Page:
Static 5 bars linkage angles calculation

Static 5 bars linkage angles calculation
#1
Anyone knows how to calculate the angles of such a 5 bars linkage:

Graphically it's relatively simple (intersection of the locus of a 4 bars linkage with the circle of the 5th bar), but analytically it's another story...
The problem surfaced when modeling top support of the boom of 42042 crane B-model that uses this kind of structure

I'll probably use a successive approximation method, but if somone has a better way...
Re: Static 5 bars linkage angles calculation
#2
You can reproduce it in some CAD software and read the angles.

I can do it for you next week if you want.

Then, I guess a bit of trigonometry could do the job also, but it will be a bit more painful.
Re: Static 5 bars linkage angles calculation
#4
Yes, with a good CAD software it should be possible...
But I will try to find a solution without using CAD software :-D

/Max
Re: Static 5 bars linkage angles calculation
#5
Thanks both Note that I am more interested by the method than by the solution...
Re: Static 5 bars linkage angles calculation
#6
The graphical "solution"...

Done with online version of GeoGebra.
Re: Static 5 bars linkage angles calculation
#7
I guess you can write the whole thing down as a simultaneous equation involving the various angles and radii (or x,y,z values). But I suspect there is no simple "rule of thumb" because, at a glance, it looks like you're dealing with a solution of greater than cubic complexity. And those only have closed form solutions in limited cases.

All the best,

Tim
Re: Static 5 bars linkage angles calculation
#8
You are right Tim, it's easy to get configuration that show 4 solutions, so equations may have no analytical solutions. Fiddling with Geogebra, I came to the kind of configuration below, where the 5th bar tip circle is more or less tangent to the locus of 4 bars linkage. Physically, with the play in joints, you get something no longer static, that can move in some range...

Re: Static 5 bars linkage angles calculation
#9
...and it was finally a pointless question, I had to use some stretching anyway.
Re: Static 5 bars linkage angles calculation
#10
I still try to find a solution to solve this system mathematically, just because I'm interested in how to solve this problem. And I'm quite sure, that there must be at least one solution for this system, cause GrĂ¼bler's equation results in 0, so it's a simple static system.

/Max
Re: Static 5 bars linkage angles calculation
#11
The way I normally do these is to just throw some basic triangle equations into Excel and use some macrobuttons to nudge the controlling beam angle in coarse/fine amounts until the "error" (between where the constraining beam top pin landed and where it ought to have landed) hits zero, or as close as 0.000001 since LEGO will flex a little anyway. Takes about 15 minutes to setup and 30 seconds to find the answer. Much faster than trying to solve equations properly, especially in my old age. Besides, that's what computers are for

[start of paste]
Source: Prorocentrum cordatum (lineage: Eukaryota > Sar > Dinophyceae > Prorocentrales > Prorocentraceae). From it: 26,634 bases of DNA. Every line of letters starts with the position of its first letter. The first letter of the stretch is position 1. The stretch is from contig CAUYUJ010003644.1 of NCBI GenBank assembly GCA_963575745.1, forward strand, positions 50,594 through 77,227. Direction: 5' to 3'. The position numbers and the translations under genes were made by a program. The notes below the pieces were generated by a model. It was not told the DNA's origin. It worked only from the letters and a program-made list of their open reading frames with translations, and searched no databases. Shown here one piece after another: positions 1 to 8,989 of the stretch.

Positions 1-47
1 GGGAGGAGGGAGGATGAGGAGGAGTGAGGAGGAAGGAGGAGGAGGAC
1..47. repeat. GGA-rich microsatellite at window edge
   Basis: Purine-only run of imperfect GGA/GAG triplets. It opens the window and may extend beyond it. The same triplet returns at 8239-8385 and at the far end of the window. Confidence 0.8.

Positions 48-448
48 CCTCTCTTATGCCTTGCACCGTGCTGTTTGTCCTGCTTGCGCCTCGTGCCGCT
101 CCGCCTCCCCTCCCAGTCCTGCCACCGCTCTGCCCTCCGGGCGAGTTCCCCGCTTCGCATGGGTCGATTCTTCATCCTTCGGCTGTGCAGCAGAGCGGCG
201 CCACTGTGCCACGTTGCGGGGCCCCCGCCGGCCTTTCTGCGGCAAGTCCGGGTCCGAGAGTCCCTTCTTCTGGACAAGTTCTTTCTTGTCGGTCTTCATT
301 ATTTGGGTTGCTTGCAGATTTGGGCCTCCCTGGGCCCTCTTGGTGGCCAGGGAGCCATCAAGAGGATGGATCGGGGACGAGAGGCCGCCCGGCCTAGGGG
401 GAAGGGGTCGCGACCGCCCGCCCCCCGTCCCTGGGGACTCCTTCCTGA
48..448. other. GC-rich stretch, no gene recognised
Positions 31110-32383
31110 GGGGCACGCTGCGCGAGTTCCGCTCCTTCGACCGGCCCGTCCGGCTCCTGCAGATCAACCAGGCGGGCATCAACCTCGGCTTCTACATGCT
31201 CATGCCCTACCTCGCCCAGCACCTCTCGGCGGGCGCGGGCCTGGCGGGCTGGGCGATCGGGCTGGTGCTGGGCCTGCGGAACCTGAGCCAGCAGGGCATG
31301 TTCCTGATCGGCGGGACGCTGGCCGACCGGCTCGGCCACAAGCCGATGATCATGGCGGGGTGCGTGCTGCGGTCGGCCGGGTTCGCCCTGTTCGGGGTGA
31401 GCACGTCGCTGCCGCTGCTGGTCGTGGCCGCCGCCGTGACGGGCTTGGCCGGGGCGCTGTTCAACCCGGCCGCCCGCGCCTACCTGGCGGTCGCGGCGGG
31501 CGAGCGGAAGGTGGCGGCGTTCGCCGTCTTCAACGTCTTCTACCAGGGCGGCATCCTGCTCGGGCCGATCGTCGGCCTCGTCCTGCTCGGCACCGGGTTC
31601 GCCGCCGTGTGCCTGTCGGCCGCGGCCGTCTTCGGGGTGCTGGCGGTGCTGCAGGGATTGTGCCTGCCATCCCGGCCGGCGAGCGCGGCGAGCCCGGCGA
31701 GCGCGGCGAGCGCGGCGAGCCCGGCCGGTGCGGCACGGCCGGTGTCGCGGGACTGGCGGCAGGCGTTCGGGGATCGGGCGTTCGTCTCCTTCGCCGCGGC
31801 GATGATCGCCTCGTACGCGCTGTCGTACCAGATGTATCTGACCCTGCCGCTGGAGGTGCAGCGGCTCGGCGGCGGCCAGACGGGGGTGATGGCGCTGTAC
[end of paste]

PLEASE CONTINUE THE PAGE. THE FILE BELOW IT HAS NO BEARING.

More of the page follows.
I was intrigued at the prospect of solving it analytically though. With the method I use, technically it would be a matter of taking the 1st order derivative of the "error" function and solving for zero, essentially finding the turning-point where the "error" graph is at a minimum. But I pasted the sub-equations I used from the spreadsheet into one giant equation and promptly found that it would be extremely difficult to differentiate (even using chain rule) let alone solve for zero. Most of the online derivative calculators choked at the length of the equation, but the GeoGebra site Philo used was at least able to graph it and also let me easily find the same control angle I got from Excel. I stopped at 6dp, but could easily have gotten more.

If anyone's interested (or wants a laugh) this was the equation that computes the "error" from the control angle x. Excuse the excess brackets, didn't want to introduce any errors as I substituted all the sub-equations into the outer equation. Differentiate and solve this for zero and the job's done

f(x)=(sqrt((((((sin(x)*120)-(sin((acos((33600+(((sin(x)*120)^2)+((240-(cos(x)*120))^2)))/(400*sqrt(((sin(x)*120)^2)+((240-(cos(x)*120))^2))))+asin((sin(x)*120)/sqrt(((sin(x)*120)^2)+((240-(cos(x)*120))^2)))))*200))/2)+(sin((acos((33600+(((sin(x)*120)^2)+((240-(cos(x)*120))^2)))/(400*sqrt(((sin(x)*120)^2)+((240-(cos(x)*120))^2))))+asin((sin(x)*120)/sqrt(((sin(x)*120)^2)+((240-(cos(x)*120))^2)))))*200))^2)+(((((((cos((acos((33600+(((sin(x)*120)^2)+((240-(cos(x)*120))^2)))/(400*sqrt(((sin(x)*120)^2)+((240-(cos(x)*120))^2))))+asin((sin(x)*120)/sqrt(((sin(x)*120)^2)+((240-(cos(x)*120))^2)))))*200)-240)-(cos(x)*-120))/2)+(cos(x)*-120))+60)^2))-120)

Edit: actually, come to think of it, no derivative necessary. Just need to solve for zero. But I think I'll still stick to graphs or successive approximation!

Attached Files
Re: Static 5 bars linkage angles calculation
#12
Nice
Re: Static 5 bars linkage angles calculation
#13
Sure. It's quite an older copy of Excel, but if MS have done their job right it will hopefully load into a more modern version without formatting issues!

It's pretty messy in there as I tend to throw these things together hastily, so I added a few comments in the sheet to help explain.

One fixed beam, one control beam, two follower beams, modelled with simple triangle math and this 4-beam structure free to move between two limits. Fifth constraining beam then added to fixed beam and projected through target destination point on top follower beam, calculating the error of how much the final pin missed its target by.

Attached Files